BY MARGARET CALDBICK
Staff The shadows were lengthening, but the light was still brilliant when scattered groups of powerfully-built Glengarry men smelling of liniment and wearing duct-taped work boots began appearing at Sunday’s Galarama, in St. Raphael’s.
The men were the six 8-member teams arriving to compete in the church fundraiser’s exciting finale, the tug-of-war competition. When they were spotted, people started heading to the contest site to stake out their spots. By the start of the event, 400 people were lined up and waiting.
Returning, were the defending champions, the Sons of Glengarry, a brawny team that trains out of Summerstown, coached by George Lapierre. The team won the Galarama Challenge last year, when the contest was revived after a near two-decade hiatus.
Other teams were the Sons’ arch- rivals, South Glengarry, to whom they lost at this year’s Maxville Fair; the Glengarry Outhouses, a lighter-weight team that compensates with stamina and superb form; the kilted SD&G Highlanders gearing up for this weekend’s Glengarry Highland Games Highland Regiments tug- of- war; the Tugboats; and a young but serious team from Tagwi Secondary School, in Avonmore.
After the round robin, it came down to a gritted-teeth showdown between the Sons of Glengarry and South Glengarry.
In the first pull of the threepull final, the Sons of Glengarry were in full control and clearly had it, with South Glengarry dragged within a foot of the centre line.
Suddenly it all fell apart when the Sons lost their rhythm and, despite savage attempts to dig their heels into the turf and regain control, the South Glengarry brigade easily pulled their opponents across the line. The upset happened so quickly that the slack rope tossed the winners head-over-heels into a pile.
“A few of the guys slipped and it threw everybody off,” says Sons of Glengarry coach George Lapierre. “The South still had some traction, and they took advantage and caught us on a slip.”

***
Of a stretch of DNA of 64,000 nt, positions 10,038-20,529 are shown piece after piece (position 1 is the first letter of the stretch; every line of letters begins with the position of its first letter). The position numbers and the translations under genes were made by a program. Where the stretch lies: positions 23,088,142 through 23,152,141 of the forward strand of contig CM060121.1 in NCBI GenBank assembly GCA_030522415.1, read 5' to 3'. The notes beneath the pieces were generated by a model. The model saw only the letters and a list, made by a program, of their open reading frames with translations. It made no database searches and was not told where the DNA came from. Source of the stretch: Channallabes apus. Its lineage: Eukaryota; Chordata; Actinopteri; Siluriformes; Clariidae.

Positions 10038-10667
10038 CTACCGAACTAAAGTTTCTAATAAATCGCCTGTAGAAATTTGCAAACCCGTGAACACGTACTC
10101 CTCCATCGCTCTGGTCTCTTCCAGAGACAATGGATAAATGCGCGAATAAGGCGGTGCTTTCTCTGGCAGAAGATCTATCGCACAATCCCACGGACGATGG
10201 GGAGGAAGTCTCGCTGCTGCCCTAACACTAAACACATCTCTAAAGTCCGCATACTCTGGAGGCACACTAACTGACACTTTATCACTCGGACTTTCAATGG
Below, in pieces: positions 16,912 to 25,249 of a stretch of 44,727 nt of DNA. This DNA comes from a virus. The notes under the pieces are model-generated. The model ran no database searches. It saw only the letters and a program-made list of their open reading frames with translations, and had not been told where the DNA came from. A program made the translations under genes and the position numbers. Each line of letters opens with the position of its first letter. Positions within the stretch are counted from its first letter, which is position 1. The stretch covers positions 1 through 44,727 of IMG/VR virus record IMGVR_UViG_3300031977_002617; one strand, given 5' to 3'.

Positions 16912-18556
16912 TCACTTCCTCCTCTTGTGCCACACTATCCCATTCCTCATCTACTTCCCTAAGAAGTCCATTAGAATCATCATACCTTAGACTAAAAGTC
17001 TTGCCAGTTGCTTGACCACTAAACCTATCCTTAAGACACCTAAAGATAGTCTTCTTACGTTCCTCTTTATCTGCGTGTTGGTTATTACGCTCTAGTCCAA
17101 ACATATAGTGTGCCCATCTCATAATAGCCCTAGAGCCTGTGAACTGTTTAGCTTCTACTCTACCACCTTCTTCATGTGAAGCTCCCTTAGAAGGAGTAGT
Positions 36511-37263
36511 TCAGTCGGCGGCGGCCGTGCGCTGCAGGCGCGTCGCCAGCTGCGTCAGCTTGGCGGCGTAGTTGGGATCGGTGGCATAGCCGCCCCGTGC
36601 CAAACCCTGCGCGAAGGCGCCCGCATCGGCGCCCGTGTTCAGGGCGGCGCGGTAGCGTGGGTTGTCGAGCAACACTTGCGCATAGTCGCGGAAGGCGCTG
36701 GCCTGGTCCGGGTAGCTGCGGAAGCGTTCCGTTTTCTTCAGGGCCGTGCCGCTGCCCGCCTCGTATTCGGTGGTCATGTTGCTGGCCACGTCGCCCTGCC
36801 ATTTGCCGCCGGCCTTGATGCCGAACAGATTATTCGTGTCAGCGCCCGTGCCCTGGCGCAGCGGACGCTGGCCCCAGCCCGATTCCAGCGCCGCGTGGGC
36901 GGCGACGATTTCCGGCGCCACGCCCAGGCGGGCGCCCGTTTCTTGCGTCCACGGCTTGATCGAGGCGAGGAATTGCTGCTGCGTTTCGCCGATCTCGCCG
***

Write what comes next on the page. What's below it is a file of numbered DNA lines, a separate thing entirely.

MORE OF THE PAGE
At the break, the team regrouped, and with Lapierre’s coach commands to calm down, not panic, stay focused, and stay steady, the Sons managed an exciting comeback to win the next two pulls.
“They were tired before that last pull. You don’t know until you actually get on that rope that it’s like pulling against a house that doesn’t want to move,” Lapierre explains.
“When you’re putting strain against something that’s not moving it drains everything out of you.”
The win for the Sons was their third of the competitive season.
The rebirth of the tug-of-war at last year’s Galarama and at the 2008 Glengarry Highland Games is part of a worldwide resurgence in popularity in the ancient sport.
Tug-of-war was contested as a team event in the Summer Olympics at every Olympiad from 1900 to 1920, and the TugOf-War International Federation (TWIF) is currently trying to get the sport back into the Olympics in time for the 2024 Games.
Here at home, Sons of Glengarry team member Dale Vander Burg sees how the sport has changed locally. “All the teams are starting to match up and they are all tough pulls,” he notes. “Everyone is practising a lot now.”
Vander Burg explains that the Galarama was practice for the much-anticipated Williamstown Fair tug-of-war competition, set for Sunday, Aug. 13.
The first prize is the MacGillivray Trophy and a purse of $1,000.
But the trophy win is only part of the reason the team is training brutally hard in preparation.
In Williamstown the team will be coming face- to- face with defending champions and their chief adversaries, South Glengarry.
GET ‘ GAMES’
PULL!: Members of the Sons of Glengarry lean into a hearty tug, successfully defending their title at the Galarama.
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